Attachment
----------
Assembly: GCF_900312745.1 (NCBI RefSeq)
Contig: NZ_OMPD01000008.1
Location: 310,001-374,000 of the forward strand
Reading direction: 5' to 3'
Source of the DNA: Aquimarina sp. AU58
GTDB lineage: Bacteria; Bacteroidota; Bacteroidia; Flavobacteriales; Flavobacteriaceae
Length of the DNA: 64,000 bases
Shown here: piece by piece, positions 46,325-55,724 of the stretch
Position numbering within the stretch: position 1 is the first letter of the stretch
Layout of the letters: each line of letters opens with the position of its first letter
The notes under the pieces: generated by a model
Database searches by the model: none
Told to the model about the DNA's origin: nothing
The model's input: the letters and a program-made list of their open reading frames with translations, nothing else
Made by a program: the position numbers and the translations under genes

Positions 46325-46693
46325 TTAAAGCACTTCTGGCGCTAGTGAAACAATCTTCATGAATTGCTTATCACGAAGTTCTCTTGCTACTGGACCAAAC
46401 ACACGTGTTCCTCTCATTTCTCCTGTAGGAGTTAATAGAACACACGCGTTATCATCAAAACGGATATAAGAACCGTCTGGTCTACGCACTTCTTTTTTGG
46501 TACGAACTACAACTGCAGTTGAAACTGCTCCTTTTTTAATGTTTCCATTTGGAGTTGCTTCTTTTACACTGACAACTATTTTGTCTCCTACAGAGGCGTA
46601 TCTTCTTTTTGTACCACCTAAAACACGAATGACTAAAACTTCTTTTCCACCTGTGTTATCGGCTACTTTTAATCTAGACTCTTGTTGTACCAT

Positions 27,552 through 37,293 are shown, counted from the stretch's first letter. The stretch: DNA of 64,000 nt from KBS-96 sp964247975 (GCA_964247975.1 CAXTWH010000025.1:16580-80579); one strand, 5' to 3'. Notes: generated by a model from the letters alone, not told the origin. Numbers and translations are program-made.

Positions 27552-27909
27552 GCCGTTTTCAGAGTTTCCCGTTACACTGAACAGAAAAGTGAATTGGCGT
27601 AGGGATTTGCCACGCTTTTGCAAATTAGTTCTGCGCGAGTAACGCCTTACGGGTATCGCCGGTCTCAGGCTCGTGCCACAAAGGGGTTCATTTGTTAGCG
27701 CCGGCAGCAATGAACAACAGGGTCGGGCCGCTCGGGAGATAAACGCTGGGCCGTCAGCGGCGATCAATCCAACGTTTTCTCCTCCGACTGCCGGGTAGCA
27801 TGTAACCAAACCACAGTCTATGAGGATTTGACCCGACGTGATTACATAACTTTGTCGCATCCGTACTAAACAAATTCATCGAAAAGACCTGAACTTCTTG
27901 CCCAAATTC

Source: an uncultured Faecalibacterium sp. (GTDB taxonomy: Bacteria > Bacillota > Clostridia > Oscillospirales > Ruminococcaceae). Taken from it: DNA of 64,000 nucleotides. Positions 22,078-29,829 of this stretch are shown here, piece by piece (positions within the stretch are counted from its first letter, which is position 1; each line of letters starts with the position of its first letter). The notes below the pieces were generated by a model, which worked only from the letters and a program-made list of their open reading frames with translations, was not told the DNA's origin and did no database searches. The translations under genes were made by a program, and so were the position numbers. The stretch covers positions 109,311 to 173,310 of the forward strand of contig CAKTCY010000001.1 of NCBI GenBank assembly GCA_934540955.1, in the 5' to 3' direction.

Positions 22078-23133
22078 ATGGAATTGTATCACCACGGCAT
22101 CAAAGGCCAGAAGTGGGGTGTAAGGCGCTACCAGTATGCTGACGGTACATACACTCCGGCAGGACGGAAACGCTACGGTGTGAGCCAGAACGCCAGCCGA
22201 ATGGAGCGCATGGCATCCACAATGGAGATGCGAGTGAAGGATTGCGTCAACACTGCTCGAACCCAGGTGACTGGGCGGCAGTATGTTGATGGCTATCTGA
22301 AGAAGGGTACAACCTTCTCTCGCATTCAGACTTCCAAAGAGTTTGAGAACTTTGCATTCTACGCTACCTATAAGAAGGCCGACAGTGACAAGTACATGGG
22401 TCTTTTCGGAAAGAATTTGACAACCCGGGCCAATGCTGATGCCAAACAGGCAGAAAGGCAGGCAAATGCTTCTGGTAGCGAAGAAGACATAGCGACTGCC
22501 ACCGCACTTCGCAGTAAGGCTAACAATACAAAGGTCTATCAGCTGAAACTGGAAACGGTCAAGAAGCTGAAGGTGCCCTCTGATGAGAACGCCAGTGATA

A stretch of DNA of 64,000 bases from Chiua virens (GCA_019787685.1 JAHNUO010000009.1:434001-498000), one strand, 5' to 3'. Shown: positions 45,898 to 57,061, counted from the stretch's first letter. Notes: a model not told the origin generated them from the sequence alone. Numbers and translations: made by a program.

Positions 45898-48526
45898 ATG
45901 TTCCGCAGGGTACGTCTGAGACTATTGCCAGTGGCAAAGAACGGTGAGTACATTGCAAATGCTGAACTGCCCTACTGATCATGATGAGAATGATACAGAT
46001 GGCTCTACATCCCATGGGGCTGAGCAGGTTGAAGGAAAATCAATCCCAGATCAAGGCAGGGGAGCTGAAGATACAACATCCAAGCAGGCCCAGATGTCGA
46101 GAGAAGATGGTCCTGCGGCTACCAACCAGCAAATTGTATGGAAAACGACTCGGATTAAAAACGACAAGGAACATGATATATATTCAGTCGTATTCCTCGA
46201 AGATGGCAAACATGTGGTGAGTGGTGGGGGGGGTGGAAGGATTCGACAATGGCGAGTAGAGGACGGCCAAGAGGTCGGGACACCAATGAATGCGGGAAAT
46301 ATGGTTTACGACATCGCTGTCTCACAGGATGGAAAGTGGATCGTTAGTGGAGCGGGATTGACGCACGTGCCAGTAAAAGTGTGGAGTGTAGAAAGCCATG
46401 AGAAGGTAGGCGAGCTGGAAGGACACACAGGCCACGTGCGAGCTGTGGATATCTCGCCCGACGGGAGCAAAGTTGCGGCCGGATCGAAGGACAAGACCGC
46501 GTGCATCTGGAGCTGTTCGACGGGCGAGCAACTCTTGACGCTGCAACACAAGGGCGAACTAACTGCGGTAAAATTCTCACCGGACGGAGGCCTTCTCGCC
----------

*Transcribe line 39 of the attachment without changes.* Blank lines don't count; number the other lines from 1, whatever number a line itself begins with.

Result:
45901 TTCCGCAGGGTACGTCTGAGACTATTGCCAGTGGCAAAGAACGGTGAGTACATTGCAAATGCTGAACTGCCCTACTGATCATGATGAGAATGATACAGAT